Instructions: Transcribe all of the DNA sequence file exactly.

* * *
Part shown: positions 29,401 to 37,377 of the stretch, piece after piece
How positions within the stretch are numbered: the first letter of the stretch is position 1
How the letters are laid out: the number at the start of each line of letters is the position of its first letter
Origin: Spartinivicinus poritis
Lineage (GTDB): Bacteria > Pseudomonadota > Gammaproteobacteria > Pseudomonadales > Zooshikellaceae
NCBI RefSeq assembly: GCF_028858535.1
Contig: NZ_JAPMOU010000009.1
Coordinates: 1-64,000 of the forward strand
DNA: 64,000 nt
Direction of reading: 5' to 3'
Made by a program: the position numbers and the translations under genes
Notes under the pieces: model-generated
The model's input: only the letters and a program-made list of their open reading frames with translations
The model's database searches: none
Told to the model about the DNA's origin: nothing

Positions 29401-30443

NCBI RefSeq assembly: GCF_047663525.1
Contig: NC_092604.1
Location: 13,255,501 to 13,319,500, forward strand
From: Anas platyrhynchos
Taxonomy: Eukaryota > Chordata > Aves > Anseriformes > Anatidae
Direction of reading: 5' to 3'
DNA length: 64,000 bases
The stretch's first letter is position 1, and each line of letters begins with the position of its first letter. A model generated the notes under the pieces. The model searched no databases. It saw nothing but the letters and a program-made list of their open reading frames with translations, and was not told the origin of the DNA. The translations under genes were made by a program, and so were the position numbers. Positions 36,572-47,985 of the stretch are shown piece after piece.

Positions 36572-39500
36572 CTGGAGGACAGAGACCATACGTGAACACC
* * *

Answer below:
Part shown: positions 29,401 to 37,377 of the stretch, piece after piece
How positions within the stretch are numbered: the first letter of the stretch is position 1
How the letters are laid out: the number at the start of each line of letters is the position of its first letter
Origin: Spartinivicinus poritis
Lineage (GTDB): Bacteria > Pseudomonadota > Gammaproteobacteria > Pseudomonadales > Zooshikellaceae
NCBI RefSeq assembly: GCF_028858535.1
Contig: NZ_JAPMOU010000009.1
Coordinates: 1-64,000 of the forward strand
DNA: 64,000 nt
Direction of reading: 5' to 3'
Made by a program: the position numbers and the translations under genes
Notes under the pieces: model-generated
The model's input: only the letters and a program-made list of their open reading frames with translations
The model's database searches: none
Told to the model about the DNA's origin: nothing

Positions 29401-30443

NCBI RefSeq assembly: GCF_047663525.1
Contig: NC_092604.1
Location: 13,255,501 to 13,319,500, forward strand
From: Anas platyrhynchos
Taxonomy: Eukaryota > Chordata > Aves > Anseriformes > Anatidae
Direction of reading: 5' to 3'
DNA length: 64,000 bases
The stretch's first letter is position 1, and each line of letters begins with the position of its first letter. A model generated the notes under the pieces. The model searched no databases. It saw nothing but the letters and a program-made list of their open reading frames with translations, and was not told the origin of the DNA. The translations under genes were made by a program, and so were the position numbers. Positions 36,572-47,985 of the stretch are shown piece after piece.

Positions 36572-39500
36572 CTGGAGGACAGAGACCATACGTGAACACC